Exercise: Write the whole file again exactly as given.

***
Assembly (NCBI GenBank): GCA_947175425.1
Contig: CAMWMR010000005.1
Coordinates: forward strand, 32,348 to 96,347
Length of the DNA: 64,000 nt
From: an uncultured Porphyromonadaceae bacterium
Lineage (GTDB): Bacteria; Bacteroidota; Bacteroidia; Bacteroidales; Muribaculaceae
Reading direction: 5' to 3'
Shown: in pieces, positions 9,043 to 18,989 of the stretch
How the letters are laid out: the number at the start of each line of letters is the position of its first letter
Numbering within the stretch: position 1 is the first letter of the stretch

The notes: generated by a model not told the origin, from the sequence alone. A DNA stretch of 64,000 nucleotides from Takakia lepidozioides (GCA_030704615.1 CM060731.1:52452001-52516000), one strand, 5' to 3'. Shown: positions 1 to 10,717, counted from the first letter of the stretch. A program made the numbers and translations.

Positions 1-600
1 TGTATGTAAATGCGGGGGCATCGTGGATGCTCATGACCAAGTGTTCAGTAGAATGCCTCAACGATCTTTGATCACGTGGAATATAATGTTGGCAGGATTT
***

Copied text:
Assembly (NCBI GenBank): GCA_947175425.1
Contig: CAMWMR010000005.1
Coordinates: forward strand, 32,348 to 96,347
Length of the DNA: 64,000 nt
From: an uncultured Porphyromonadaceae bacterium
Lineage (GTDB): Bacteria; Bacteroidota; Bacteroidia; Bacteroidales; Muribaculaceae
Reading direction: 5' to 3'
Shown: in pieces, positions 9,043 to 18,989 of the stretch
How the letters are laid out: the number at the start of each line of letters is the position of its first letter
Numbering within the stretch: position 1 is the first letter of the stretch

The notes: generated by a model not told the origin, from the sequence alone. A DNA stretch of 64,000 nucleotides from Takakia lepidozioides (GCA_030704615.1 CM060731.1:52452001-52516000), one strand, 5' to 3'. Shown: positions 1 to 10,717, counted from the first letter of the stretch. A program made the numbers and translations.

Positions 1-600
1 TGTATGTAAATGCGGGGGCATCGTGGATGCTCATGACCAAGTGTTCAGTAGAATGCCTCAACGATCTTTGATCACGTGGAATATAATGTTGGCAGGATTT